I would have so much more time in my life if I could get my homework done during that vacuum-like time suck called "the middle of the afternoon".

Maybe one day I'll be able to shift my four hour productivity window up a couple hours. Until then, I'll just keep taking inconvenient naps and watching more Friends marathons than I should. I love college.

Thursday, October 25, 2012


Loss is a terrible thing and we've all experienced it. It's the worst when you find something that is so pivotal, so irreplaceable and so critical that you can't live without it. Sometimes loss occurs instantly. You don't know where it went and how it got away so quickly. Alternately, the loss can be gradual. You see it coming, but you don't want to believe that one day it will all be gone. 
At the end of it, when you've come to terms with the face that you'll never retrieve what you've lost, you will undoubtedly have one question. Where in the world did all of it go? Bobby pins that is. Seriously, I go through hundreds of those a year. 
I try to be really careful keeping track of bobby pins. Well, not that careful, but as careful as you can be with something that costs .0000001 cents. I have a special cup in the bathroom for them and everything. But no matter what I do, no matter how many pins I put in the bobby pin cup, it always ends up empty every 1-2 months.
Very statistically accurate pie chart. Courtesy of Paul Mitchell research labs.

I wonder if there’s a giant electromagnet somewhere that collects all the misplaced pins. If there is, whoever finds it will (1) make a fortune off scrap metal and (2) be hailed as the national hero of feminism.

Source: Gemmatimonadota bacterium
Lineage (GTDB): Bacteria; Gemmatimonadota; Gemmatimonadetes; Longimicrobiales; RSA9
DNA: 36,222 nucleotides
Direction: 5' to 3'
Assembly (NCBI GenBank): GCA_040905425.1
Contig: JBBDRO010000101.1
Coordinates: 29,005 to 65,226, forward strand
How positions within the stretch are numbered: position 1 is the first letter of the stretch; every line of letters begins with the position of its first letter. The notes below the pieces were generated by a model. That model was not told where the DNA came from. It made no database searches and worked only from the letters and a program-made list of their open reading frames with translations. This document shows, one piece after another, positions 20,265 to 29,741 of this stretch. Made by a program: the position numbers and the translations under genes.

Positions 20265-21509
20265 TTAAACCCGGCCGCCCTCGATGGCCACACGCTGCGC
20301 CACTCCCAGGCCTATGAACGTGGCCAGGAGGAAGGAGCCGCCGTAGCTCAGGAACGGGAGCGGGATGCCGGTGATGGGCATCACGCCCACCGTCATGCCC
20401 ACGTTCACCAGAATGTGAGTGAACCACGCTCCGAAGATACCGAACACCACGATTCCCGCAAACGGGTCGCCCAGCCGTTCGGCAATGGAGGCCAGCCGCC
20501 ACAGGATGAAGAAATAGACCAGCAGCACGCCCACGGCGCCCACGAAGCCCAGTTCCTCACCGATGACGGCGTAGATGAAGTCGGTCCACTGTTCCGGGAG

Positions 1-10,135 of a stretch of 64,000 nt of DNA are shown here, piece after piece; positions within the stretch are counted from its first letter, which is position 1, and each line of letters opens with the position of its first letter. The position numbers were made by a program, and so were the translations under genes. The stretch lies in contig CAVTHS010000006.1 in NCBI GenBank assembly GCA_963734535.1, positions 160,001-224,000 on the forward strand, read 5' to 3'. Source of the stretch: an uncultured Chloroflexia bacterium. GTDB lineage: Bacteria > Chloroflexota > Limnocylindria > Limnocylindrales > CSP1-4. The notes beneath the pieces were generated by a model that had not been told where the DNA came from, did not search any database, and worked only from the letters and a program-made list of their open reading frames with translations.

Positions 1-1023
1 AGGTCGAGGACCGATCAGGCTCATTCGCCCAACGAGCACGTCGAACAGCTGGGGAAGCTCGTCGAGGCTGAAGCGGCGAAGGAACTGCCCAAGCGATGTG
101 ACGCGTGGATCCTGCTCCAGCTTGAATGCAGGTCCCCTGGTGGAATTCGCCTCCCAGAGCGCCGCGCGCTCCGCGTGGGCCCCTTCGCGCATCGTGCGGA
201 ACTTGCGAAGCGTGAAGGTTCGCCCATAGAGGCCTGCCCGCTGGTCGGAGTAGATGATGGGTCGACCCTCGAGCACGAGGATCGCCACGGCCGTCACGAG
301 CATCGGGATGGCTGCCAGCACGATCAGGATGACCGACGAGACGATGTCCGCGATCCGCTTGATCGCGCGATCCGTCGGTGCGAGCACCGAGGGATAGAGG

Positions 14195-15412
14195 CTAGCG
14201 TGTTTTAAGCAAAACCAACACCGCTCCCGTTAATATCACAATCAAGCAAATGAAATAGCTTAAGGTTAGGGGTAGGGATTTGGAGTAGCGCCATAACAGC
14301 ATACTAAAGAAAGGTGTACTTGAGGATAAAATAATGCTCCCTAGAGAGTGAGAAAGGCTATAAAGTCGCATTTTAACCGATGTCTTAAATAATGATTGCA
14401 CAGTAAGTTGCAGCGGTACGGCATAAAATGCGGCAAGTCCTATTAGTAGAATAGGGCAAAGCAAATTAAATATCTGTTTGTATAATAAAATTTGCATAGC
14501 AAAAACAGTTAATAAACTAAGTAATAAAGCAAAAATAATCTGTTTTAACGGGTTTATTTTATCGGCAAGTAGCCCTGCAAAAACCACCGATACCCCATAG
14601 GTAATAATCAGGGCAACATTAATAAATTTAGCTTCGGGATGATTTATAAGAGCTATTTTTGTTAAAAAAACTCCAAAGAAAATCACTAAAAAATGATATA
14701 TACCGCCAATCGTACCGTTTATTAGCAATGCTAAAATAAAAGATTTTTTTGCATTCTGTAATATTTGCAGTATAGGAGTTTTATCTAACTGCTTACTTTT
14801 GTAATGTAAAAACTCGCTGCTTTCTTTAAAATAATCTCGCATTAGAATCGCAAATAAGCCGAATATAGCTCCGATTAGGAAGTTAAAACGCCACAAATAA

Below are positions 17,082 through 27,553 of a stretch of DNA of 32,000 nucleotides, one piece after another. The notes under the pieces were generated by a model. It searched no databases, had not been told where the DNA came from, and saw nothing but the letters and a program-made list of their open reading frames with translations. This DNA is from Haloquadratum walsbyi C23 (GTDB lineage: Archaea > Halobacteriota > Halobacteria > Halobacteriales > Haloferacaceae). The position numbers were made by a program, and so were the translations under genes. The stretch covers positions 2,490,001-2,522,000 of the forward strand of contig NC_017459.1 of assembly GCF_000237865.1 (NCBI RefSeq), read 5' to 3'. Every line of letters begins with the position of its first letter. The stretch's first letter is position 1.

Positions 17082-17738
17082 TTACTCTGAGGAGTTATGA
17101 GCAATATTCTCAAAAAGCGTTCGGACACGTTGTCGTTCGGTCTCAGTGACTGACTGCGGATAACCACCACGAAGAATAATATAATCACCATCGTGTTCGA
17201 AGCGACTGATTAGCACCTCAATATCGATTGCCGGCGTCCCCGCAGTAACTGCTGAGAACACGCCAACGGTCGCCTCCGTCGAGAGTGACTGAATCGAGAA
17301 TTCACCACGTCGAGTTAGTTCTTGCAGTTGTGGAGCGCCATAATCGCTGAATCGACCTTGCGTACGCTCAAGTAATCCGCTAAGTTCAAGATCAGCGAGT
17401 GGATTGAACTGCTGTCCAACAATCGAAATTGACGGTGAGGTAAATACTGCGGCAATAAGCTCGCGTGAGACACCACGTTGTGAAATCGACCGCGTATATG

Wednesday, August 8, 2012


When you drive a lil' 50cc scooter that runs perfectly there is very little that can go wrong. It doesn't go very fast so you can't go on a road big enough to get into trouble. Since it's little and gets about 70 miles per gallon you will rarely have dilemma of running low on gas. And, like I said before, that thing runs perfectly so no problems there. The only thing left is human error.

A human being could crash the scooter by not paying attention, driving into a ditch or a large pot hole, run into another vehicle, any number of scenarios where the individual collides with an animate or inanimate object. That's pretty much it for a scooter crash. And even if one of these events does happen, you're going about 31 miles an hour so what's the worst that could happen. Except death, that's always a possibility on a two wheeled vehicle I suppose. But that isn't the point of this story.

Lucky for me, I've already committed error number 1. It was nearly three years ago, so it was about time for another catastrophe. The second human error is even stupider than the first. You know those days where you leave work in a hurry because you know if you don't get out the door right at that second you will get stuck at the office for another hour? It was one of those days. When you leave in such a hurry your brain is a little chaotic and you're not thinking 100% clearly. In this situation you open the trunk, get your helmet, drop your purse in and throw your phone in on top. Close the hatch and realize you still have your phone in your hand. What did you drop in the locking compartment? The keys. The very keys you need to open said compartment and start your vehicle. That is error number 2. Locking your keys in the trunk.

I've never felt  more stupid in my life. I go back to the office and call good old Dad. To his credit, he wasn't mad like I was expecting. All he said was "Give me 5 minutes to figure everything out and I'll call you back." 20 minutes later he calls and explains his whole plan. For those that are uninformed, I work in Salt Lake. I live in Salt Lake. My Dad lives in Provo. It's 8:30 at night.

 I won't bore you with the details, but I sat and watched a show, and 1 hour later, my Dad shows up with a car, a couple jokes, and 2 spare keys (not only keys for the scooter, but his car as well as mine)--after all, his motto and personal mantra does say 'overkill is underrated'.